The Trump administration’s recent decision to move U.S. troops out of Syria, effectively abandoning the Kurdish fighters, Washington’s long-term military partners in the region, sent ripples across the world. While the White House was slammed in the media for the move—largely seen as a major betrayal of an ally, the news was met favorably in Turkey and Russia. Moscow is playing a long game in the Middle East and moving to fill the power vacuum. 

 

Russian troops at the Khmeimim Air Base in Syria currently operated by Russia. Photo: kremlin.ru

 

When Russian involvement in Syria began four years ago, the West hoped that Vladimir Putin would sink into the Syrian quagmire and temper Tehran’s influence in the country. However, these expectations have not come true. In fact, Russia has become the strongest player in Syria and continues to impose its policies on the rest of the Middle East. 

The decision to interfere with Syria was made in Moscow only in late 2015, when the rise of ISIS posed too great a threat to Russia for it to remain an idle observer. Bashar al-Assad's regime was in jeopardy, the United States failed to deter ISIS, and the influx of volunteer jihadists from Russia’s North Caucasus and former Soviet republics to Syria intensified. The result could have been a Sunni jihadist takeover of Syria, sending a wave of terror across Russia.

Coming to Assad’s rescue, Putin saw the Syrian involvement as a golden opportunity to elevate his status in the Middle East and around the world. Russian Middle East experts claim that Russia never left the region, but in fact, by 2011, Moscow's footprint there was extremely limited. In Syria, Russian leaders managed to make the best out of the unraveling crisis: they provided a lifeline to the Assad regime, expanded their presence on Syrian soil, engaged with each and every actor involved in Syria, and positioned Russia as the only strong force with “boots on the ground.” Russia’s vigorous activity has also been a kind of defiance against the lack of a clear U.S. strategy and the inability of European countries to end the Syrian civil war. 

In five years, Russia has established close ties with all the major players in the region—not just Assad, Hezbollah, and Iran, but also Ankara, Jerusalem, Beirut, and Riyadh, which credit Russia for helping them remain on the Syrian chessboard.

Apart from geopolitical gains, Syrian involvement gave Russia a chance to test its latest state-of-the-art weapons in its first expansive military operation on foreign soil since the collapse of the Soviet Union. The Russian government is already reaping the benefits through arms sales to Recep Erdogan, Abd al-Fattah al-Sisi, and others, setting up nuclear power plants in Egypt, Jordan, and Algeria, assisting failed states, such as Sudan, and, no doubt, finding new markets for Russian oil and gas.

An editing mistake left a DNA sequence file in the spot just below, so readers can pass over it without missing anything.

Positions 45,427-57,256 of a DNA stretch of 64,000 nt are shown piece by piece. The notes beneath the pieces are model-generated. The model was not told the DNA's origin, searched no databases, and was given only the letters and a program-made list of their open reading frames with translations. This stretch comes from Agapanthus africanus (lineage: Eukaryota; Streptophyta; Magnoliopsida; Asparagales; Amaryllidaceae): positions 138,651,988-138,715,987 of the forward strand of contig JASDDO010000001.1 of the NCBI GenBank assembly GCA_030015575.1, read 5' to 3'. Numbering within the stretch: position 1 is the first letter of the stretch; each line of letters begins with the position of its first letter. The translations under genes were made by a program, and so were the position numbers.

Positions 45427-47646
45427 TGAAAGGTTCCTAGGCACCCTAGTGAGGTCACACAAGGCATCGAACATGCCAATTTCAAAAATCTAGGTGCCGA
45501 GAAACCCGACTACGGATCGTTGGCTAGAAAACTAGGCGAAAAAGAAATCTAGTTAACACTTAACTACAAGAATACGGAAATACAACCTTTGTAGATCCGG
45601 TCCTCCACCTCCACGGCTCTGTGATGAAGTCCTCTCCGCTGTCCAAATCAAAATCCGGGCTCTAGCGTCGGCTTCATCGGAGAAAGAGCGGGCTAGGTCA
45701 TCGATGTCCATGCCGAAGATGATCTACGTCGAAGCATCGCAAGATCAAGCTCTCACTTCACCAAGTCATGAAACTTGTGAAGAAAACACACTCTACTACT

Still, not everyone is ready to fall into the Russian president’s arms, and the Gulf states, as well as Egypt, continue to lean on the United States, for now. But Washington’s lack of clarity regarding many regional issues certainly plays into the Kremlin’s hands: unlike the U.S., Russia has long-term plans in the region.

Syria is just the first stop on Russia's long road to the heart of the Middle East. Today, Russia’s S-300 air defense system already covers Syrian and Lebanese territories, while Iraq is negotiating to purchase the system as well. In the meantime, Israel finds itself in a difficult position. While Prime Minister Benjamin Netanyahu finessed an arrangement with the Russians to prevent collisions in Syria's skies, this is not a strategic alliance. Moreover, Netanyahu’s hopes that Russia would push Iran away from Syria never materialized, and neither did his expectations of driving a wedge between Moscow and Tehran. Despite all the differences, the Russian-Iranian alliance is growing stronger, as evidenced by Iranian plans to hold a large-scale military exercise with Russian troops.

As the United States withdraws from the region both physically (abandoning its Kurdish allies in Northern Syria) and politically (implying that the region has lost its strategic and economic importance), the vacuum of power will inevitably be filled by another superpower, that is, Russia. It will not happen overnight despite the massive arms sales and billion-dollar deals, such as the recent agreements signed between Moscow and Saudi Arabia.  

However, Moscow is playing a long game in the Middle East, looking for opportunities to advance its geopolitical standing in the world. Russia has an advantage in the Middle East as it has no ideological preferences or constraints that come with established allies.While Israel looks pragmatically at relations with Russia to avoid conflicts with Moscow in Syrian skies and to address its security concerns in Syria, those U.S. policymakers who still believe in the U.S.-led international order need to take a closer look at the changing political landscape of the Middle East and re-examine America’s role in this region.

 

Ksenia Svetlova is a Senior Research Fellow at the Institute for Policy and Strategy, IDC Herzliya, and a former member of the Knesset. This article first appeared on YNet; the English translation was edited for clarity.

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